The bottom line is this: Biden’s economic plan is working. We have had record job creation. We are experiencing record economic growth. We are creating a new paradigm, one that rewards the workers of this nation, not just those at the top, ”said Biden.
White House press secretary Jen Psaki said in a statement that the White House was “grateful” to Capito for the proposal, which she said “substantially increases the level of funding.”
“In a first review, we observed several constructive additions to the group’s previous proposals, including on roads, bridges and rail,” wrote Psaki. “At the same time, we remain concerned that your plan will continue to fail to provide substantial new funding for critical job creation needs such as fixing our veterans hospitals, building modern rail systems, repairing our transit systems, removing dangerous lead pipes and empower America’s leadership in a clean energy economy that creates jobs, among other things.
the state of the question
After weeks of advances and setbacks, until now a clear agreement has been reached, the counteroffer from the Senate Republican group is the latest point of conflict.
Biden, whose most recent proposal was $ 1.7 trillion, has indicated that he would be open to discussing a $ 1 trillion plan, senators have told CNN. But the disputes so far go beyond full cost, with vastly different views on the scale of any potential compromise proposal and how it would be paid for remain the main hurdles.
Biden has made it clear, both publicly and privately to his advisers and allies, that he sees value in reaching a smaller bipartisan agreement, even if it means postponing elements of his initial $ 2.3 trillion infrastructure and employment proposal. until a later effort. But he has also made it clear that he is unwilling to drastically reduce the scope of his proposal.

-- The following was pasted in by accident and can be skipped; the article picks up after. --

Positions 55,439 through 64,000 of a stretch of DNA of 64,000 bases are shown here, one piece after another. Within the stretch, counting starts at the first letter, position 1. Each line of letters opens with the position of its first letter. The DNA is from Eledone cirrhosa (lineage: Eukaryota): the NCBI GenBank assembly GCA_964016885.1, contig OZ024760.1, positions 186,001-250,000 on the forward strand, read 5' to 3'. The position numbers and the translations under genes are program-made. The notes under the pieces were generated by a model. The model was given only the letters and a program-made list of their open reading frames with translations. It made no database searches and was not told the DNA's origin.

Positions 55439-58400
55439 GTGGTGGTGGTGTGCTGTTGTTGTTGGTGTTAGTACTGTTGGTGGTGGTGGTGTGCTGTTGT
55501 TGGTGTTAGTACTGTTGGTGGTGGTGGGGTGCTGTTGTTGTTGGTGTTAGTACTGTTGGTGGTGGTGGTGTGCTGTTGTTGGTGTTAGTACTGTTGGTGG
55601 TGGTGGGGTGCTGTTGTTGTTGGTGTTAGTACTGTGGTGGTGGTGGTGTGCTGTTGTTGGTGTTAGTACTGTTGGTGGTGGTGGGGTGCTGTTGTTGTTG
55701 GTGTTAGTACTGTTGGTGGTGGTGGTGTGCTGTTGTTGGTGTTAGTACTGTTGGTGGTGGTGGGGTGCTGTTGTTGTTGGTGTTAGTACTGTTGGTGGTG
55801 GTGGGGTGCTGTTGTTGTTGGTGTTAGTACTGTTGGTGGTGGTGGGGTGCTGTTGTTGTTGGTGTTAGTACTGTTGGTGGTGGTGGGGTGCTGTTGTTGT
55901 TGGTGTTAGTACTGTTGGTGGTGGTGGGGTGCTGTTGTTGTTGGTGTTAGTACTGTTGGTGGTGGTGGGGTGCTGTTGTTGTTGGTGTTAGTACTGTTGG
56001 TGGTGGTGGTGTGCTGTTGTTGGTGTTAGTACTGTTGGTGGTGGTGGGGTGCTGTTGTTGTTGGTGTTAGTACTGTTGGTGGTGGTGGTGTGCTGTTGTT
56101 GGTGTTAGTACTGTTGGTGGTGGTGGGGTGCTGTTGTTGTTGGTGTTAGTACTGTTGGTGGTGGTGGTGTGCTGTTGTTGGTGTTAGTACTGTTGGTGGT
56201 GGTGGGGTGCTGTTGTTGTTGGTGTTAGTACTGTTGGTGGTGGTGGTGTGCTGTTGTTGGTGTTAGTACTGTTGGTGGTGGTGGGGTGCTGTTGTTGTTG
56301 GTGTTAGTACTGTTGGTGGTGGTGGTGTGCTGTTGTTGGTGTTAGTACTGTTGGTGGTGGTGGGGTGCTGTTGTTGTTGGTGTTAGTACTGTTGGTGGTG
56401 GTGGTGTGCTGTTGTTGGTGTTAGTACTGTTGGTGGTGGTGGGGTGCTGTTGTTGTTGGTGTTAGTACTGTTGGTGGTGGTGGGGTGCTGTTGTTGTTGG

But the White House and the Republicans remain far apart. One reason is the fact that Republicans in Congress continue to offer fewer new spending than the White House wants. According to Republican advisers, that figure is around $ 257 billion, which is a far cry from the White House offer last week.
In their offer Thursday, Republicans reaffirmed that they want to pay for this plan using unspent funds from COVID relief, contributions from electric car users and the existing gas tax. However, the White House considers unspent funds from covid aid not an option because they argue that much of that money has already been spent. Republicans, for their part, remain unyielding when it comes to making changes to their 2017 tax bill.
Psaki essentially dismissed the idea of using covid relief funds in a statement made later Thursday.
“The American Rescue Plan is working exactly as intended: providing relief to families, businesses and communities to bridge our economy towards the end of the pandemic and towards a strong recovery,” he said in a statement, adding that “the main provisions of the law for state and local governments, schools of basic education, institutions of higher education and child care providers have been almost entirely assigned. Local governments, schools and other entities are already budgeting for this year and the following with these funds.
The definition of infrastructure also remains a sticking point. The GOP proposal makes no concessions on the idea that they want this bill to be just about physical infrastructure. Although they increased their offering in some areas, they have not made adjustments due to the fact that Biden’s team has continued to include elements of home care in their proposal.
One possible avenue of agreement is the incorporation of parts of the Republican proposal to the five-year highway bill of Senator Tom Carper, a Democrat from Delaware and a longtime ally of Biden, and Capito, which was approved by the committee anonymously this week. This could be a bipartisan “deal” that satisfies top Democratic Senators Joe Manchin of West Virginia and Kyrsten Sinema of Arizona and allow the White House to pursue the remainder of its agenda through reconciliation.
The aggressive strategy is meant to pass policies that the White House argues are popular. Donilon used the memo to insist on a key point that White House officials have tried to convey to their allies for months: The proposals Biden has brought to the table have broad support, according to polls. Donilon cites more than a dozen polls in the memo to make this claim, which officials see as an advantage in their negotiations with Republicans.
“The American people, across the political spectrum, sent a clear message, the question now is whether Republicans in Congress will listen,” Donilon writes.
CNN’s Donald Judd contributed to this report.